5 Most Common Concussion Questions

May 2, 2014

Many concerned parents approach us about their child's safety in contact sports and the risks of concussions.  I would like to answer some these questions here to help provide some clarity on the topic.

 

  • Does a concussion cause PHYSICAL damage to the brain?

    One previous theory of the mechanism of a concussion was that following a trauma to the head, the brain collides with the skull. This in turn would lead to the brain injury. More recently, the mechanism is believed to be the acceleration-deceleration forces that shear the nerve cells within the areas of the brain. This causes the nerves to develop metabolic and energy imbalances that in turn cause numerous dysfunctions and symptoms.[1]

 

  • My child no longer has symptoms, are they cleared to play?

    When it comes to concussions, symptoms are a poor indicator of the individual’s recovery. Symptoms will improve anywhere between 3 and 8 days while reaction time, balance, cognitive processing, and energy levels take significantly longer. The recovery of the energy deficits of the brain cells can take up to 30 days after suffering a concussion[2]. Thus it is an important 1st step to be symptom-free but all physical and mental capabilities must be restored prior to returning to competition. This concept is the most challenging for athletes and coaches alike, due to the simple fact that the athlete looks and acts “normally”. A precise return to play protocol will test all necessary functions to ensure a proper recovery.

 

  • Should I take my child out of competition due to multiple concussions?

    Well with all the media coverage in the last few years, it is easy to understand where all the concern comes from. Concussions are a prevalent injury in our youth today and there has been numerous claims that these injuries may lead to brain dysfunction later in life. However, despite this, risk factors determining initial concussion, recovery periods, recurrence, and long-term outcomes remain poorly understood and warrant further study.[3] Each individual case is different and the most important plan of action is that the concussion is managed appropriately. This will ensure the athlete returns to play at the appropriate time and with minimal risk of further damage.

 

  • What is the best way to prevent long term damage following concussions?

    The most important aspect of concussion management is ensuring that an athlete does not return to sport too soon, as this puts them at high risk of sustaining added injury. The most effective way to protect against these risks is to get an appropriate baseline assessment. By establishing individual’s normal values, it takes most of the ambiguity away from determining a return to play.

 

  • Are online neurocognitive tests enough for a baseline and establish return to play?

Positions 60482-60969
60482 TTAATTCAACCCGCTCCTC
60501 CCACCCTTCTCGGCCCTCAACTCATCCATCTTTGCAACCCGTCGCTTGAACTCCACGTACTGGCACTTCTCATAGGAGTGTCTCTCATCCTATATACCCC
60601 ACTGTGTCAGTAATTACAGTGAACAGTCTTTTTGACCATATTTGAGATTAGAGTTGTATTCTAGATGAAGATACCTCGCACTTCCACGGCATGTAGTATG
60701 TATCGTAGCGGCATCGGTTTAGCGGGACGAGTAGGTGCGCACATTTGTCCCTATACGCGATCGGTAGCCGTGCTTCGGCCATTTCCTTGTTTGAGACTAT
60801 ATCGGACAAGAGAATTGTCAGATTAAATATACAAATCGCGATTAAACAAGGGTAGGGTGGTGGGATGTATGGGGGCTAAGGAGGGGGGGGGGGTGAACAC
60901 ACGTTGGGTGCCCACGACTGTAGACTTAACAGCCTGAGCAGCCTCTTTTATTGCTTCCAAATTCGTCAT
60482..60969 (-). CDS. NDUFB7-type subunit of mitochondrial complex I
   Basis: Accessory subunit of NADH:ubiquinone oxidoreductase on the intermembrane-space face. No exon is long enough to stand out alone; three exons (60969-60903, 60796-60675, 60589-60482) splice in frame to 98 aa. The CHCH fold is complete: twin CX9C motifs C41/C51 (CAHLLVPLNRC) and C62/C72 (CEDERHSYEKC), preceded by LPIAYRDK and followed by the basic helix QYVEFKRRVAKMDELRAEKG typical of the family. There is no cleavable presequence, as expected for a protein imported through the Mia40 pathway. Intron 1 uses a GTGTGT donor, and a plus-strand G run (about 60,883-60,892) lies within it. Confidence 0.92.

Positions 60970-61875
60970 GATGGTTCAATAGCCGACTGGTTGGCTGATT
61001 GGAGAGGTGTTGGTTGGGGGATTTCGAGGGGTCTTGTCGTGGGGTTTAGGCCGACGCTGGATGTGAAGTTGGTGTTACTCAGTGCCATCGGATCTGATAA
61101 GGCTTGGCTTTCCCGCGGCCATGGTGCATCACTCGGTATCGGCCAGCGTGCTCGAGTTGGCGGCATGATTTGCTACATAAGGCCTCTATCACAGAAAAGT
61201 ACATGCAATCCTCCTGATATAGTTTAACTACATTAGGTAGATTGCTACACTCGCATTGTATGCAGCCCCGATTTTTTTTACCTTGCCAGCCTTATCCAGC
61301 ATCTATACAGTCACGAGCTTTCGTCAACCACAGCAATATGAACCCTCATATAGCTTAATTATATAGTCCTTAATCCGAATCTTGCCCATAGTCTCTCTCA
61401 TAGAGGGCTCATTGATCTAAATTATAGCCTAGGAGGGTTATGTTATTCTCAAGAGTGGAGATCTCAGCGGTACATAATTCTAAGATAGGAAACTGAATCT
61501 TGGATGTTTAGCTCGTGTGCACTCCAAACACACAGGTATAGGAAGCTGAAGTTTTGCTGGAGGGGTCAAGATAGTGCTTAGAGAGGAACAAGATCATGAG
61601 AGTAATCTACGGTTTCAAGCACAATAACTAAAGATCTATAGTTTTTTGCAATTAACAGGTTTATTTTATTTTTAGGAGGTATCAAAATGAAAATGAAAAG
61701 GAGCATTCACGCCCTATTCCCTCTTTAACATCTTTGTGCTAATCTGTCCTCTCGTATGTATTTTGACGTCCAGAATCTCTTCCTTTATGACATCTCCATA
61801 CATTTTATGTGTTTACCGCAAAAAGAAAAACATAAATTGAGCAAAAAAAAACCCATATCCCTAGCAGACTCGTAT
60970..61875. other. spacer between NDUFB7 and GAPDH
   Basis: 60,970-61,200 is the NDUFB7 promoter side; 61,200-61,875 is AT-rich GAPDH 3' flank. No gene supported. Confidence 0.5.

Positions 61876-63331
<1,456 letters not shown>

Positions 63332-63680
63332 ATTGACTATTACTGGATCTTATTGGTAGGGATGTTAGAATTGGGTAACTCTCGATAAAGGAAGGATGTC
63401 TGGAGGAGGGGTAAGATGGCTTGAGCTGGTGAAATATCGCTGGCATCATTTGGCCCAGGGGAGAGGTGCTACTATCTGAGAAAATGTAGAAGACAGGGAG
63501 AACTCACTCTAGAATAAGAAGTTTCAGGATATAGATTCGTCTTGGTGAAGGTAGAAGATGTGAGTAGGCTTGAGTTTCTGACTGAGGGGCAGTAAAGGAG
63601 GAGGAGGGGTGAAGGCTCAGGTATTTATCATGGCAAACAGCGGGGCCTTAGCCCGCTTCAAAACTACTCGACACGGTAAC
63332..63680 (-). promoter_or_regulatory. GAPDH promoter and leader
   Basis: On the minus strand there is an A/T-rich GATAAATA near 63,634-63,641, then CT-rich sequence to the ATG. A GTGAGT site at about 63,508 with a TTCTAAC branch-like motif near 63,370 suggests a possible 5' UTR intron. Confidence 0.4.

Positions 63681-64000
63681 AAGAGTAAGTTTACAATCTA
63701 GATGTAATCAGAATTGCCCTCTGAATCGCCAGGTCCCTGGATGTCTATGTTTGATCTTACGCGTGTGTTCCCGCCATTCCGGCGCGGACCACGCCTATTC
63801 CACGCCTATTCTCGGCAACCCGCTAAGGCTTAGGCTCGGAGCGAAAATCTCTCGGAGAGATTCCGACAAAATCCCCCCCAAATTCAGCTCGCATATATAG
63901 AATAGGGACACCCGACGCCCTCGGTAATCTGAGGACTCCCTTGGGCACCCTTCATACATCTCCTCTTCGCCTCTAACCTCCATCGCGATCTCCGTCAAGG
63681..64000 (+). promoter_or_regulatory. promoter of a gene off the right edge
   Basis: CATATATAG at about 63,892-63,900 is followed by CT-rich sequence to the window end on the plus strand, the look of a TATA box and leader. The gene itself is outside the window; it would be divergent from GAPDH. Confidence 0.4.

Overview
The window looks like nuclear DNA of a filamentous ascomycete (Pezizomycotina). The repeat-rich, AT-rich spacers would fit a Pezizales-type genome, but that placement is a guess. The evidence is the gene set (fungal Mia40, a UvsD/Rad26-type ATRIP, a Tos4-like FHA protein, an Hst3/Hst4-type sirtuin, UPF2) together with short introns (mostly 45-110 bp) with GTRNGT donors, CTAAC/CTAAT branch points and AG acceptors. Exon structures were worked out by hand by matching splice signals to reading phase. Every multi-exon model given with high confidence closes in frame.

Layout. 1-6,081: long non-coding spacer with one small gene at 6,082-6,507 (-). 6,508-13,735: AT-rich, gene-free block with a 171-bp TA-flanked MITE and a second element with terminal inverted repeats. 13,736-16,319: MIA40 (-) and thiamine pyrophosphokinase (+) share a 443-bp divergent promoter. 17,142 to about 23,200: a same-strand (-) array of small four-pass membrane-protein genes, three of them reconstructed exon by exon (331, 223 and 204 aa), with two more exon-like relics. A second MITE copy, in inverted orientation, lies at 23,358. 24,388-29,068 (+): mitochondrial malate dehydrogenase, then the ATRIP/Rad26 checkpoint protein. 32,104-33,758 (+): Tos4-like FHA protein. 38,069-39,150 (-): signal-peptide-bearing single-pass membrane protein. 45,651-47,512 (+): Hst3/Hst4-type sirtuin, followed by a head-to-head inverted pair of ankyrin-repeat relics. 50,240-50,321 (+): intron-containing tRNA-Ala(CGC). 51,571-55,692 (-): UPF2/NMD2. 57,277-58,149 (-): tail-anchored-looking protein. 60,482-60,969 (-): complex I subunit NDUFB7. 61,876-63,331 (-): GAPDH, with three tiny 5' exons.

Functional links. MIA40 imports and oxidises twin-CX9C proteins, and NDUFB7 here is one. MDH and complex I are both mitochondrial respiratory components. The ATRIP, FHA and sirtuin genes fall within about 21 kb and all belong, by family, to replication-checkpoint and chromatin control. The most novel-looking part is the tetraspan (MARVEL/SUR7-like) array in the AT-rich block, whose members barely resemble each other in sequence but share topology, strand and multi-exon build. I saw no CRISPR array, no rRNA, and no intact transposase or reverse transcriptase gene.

These baseline tests have been shown to only be marginally reliable due to the numerous factors that can alter the results of these computer tests. Thus, computerized neurocognitive tests should be used as one aspect of the full baseline assessment and not as the only tool. [4]

The Optihealth Clinic is a proud affiliate of Complete Concussion Management ™. Find out more information at www.completeconcussions.com

 

 

 

Dr. Mike Rumeo is chiropractor with a passion for improving the health of his community and pain management.  He primarily utilizes chiropractic, medical acupuncture and rehabilitation to help his patients. He is the owner of the Oakville Optihealth Clinic, a multidisciplinary clinic located at Fourth Line and South Service Rd W, in Oavkville ON. To contact Dr. Rumeo, please email him at drmike@optihealthclinic.com or call at 905.465.0202.

 

To book an appointment, please click here.

 

[1] Marshall, C. M. (2012). Sports-related concussion: A narrative review of the literature. The Journal of the Canadian Chiropractic Association, 56(4), 299–310.

 

[2] Vagnozzi R, Signoretti S, Cristofori L, Alessandrini
F, Floris R, Isgro E, et al. Assessment of metabolic brain damage and recovery following mild traumatic brain injury: a multicentre, proton magnetic resonance spectroscopic study in concussed patients. Brain. 2010;133(11):3232–42.

 

 

[3] Noble, J., & Hesdorffer, D. (2013). Sport-Related Concussions: A Review of Epidemiology, Challenges in Diagnosis, and Potential Risk Factors. Neuropsychol Rev, Neuropsychology Review, 23(4), 273–284. Springer US. doi:10.1007/s11065-013-9239-0

 

[4] MacDonald, J., & Duerson, D. (9000). Reliability of a Computerized Neurocognitive Test in Baseline Concussion Testing of High School Athletes. Clinical Journal of Sport Medicine, Publish Ahead of Print.

 

 

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